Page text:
One of the things I learned early on is to design systems that allow for easy ongoing change. How? Cloud or non-cloud system, you build for change by compartmentalizing system components so that they can be configured or changed on their own. A simplistic analogy would be how we can interchange car parts to mix and match system components, having the ability to replace or update components without redeveloping the entire vehicle.
Other approaches leverage services and microservices to centralize and reuse some application behavior and data. This means that updating a specific service in a single location will change the behavior of all systems using that service, for instance, replacing a tax calculation, changing a database model, or even updating a component’s enabling technology, such as moving to containers and container orchestration.
Thus, we have the ability to easily change a system to accommodate a business need without undue latency, cost, and risk. The trouble with this approach is not that it’s complex and difficult to carry out. It seems that many of those charged with architecting and building these net-new systems in the cloud are not making the ability to easily change their systems a priority in the overall design.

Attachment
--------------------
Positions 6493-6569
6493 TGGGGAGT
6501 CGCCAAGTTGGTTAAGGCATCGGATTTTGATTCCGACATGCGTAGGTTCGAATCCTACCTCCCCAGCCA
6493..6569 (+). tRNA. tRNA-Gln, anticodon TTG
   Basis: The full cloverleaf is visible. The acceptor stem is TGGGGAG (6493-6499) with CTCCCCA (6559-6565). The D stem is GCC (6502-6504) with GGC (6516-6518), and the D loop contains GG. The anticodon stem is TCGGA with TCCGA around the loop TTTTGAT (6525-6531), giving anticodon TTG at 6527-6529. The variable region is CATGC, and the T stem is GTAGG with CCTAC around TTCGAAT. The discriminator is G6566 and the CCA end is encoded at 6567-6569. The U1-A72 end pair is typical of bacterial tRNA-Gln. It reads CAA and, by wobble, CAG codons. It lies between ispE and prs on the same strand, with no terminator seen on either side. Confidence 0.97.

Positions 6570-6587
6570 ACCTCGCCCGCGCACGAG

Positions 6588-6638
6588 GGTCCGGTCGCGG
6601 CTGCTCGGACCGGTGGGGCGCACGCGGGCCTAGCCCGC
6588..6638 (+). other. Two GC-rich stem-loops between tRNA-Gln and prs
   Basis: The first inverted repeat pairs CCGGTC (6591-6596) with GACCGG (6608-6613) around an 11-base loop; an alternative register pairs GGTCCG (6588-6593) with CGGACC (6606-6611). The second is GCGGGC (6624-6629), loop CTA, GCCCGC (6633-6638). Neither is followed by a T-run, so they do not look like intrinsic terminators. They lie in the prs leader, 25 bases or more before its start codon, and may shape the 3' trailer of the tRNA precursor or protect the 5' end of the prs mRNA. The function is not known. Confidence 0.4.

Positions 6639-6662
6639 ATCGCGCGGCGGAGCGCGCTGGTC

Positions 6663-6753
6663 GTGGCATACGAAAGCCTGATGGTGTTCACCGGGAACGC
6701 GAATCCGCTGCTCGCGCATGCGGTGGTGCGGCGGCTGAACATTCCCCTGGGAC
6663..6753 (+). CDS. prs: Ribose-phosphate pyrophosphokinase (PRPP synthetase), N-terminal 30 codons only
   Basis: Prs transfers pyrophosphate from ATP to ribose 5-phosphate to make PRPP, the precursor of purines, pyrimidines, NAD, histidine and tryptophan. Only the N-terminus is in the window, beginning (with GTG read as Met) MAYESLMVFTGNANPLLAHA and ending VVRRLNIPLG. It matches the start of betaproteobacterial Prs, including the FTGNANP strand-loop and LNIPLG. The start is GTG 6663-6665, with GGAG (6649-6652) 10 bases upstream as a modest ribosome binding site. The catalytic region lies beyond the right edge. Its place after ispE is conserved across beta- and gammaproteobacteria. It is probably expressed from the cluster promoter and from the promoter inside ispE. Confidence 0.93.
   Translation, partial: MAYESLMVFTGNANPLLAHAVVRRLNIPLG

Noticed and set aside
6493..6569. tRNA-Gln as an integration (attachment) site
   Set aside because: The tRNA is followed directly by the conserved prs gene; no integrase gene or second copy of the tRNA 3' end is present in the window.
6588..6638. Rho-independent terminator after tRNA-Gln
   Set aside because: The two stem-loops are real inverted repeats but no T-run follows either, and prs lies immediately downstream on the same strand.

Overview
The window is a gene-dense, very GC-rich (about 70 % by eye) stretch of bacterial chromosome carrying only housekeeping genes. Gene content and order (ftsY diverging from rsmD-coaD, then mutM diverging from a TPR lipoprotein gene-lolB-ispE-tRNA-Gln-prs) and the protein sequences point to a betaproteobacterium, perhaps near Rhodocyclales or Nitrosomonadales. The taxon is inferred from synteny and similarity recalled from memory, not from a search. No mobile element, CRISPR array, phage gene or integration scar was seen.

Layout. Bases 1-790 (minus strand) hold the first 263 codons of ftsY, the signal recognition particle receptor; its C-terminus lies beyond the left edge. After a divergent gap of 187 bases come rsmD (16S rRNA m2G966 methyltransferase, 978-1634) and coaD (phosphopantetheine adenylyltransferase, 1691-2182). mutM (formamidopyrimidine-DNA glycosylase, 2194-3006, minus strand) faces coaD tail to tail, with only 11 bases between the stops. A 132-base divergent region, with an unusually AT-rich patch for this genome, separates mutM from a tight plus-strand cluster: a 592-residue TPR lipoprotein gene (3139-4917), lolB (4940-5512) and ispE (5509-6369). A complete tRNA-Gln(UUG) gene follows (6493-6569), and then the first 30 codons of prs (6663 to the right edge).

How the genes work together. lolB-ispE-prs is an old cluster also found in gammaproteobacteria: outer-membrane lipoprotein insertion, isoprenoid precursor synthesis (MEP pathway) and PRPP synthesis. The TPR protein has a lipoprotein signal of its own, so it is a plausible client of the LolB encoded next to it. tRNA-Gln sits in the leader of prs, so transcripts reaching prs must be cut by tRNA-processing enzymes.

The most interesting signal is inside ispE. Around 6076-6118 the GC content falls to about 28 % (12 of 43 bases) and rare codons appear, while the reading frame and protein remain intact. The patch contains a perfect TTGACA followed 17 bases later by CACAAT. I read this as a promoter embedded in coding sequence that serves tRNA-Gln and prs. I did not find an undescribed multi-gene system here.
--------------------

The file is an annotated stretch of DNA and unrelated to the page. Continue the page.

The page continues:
I understand why. When money is tight, time is short, or other obstacles get in the way, good system design practices are often cast aside. Although it’s easy to make the case that any effort and money put into designing a flexible system will come back to the business a hundredfold, it’s still a difficult argument to win when other pressing priorities take away focus on best practices. And the ability to design a system that’s dynamic and built to change to address any needs of the business is definitely a best practice.
How do we solve this problem? It’s an issue with people and culture as much as with technology. Indeed, this is about establishing expectations that systems are to be designed using this best practice. Moreover, you should set up policies and testing to ensure that designers and developers are designing and building cloud-based systems that can easily change.
This is much like the security and performance checks that we place in our devops toolchains these days. At the same time, check for design patterns that promote easy change and offer the ability to better improve the cloud-based systems that are being built and deployed.
Trouble doesn’t appear with the first generation of the cloud systems. However, when they must be changed for a business need, in many cases the design of the system will force a complete redevelopment and delay the needed change. If this happens even a single time, you’re removing business value from that cloud-based system.
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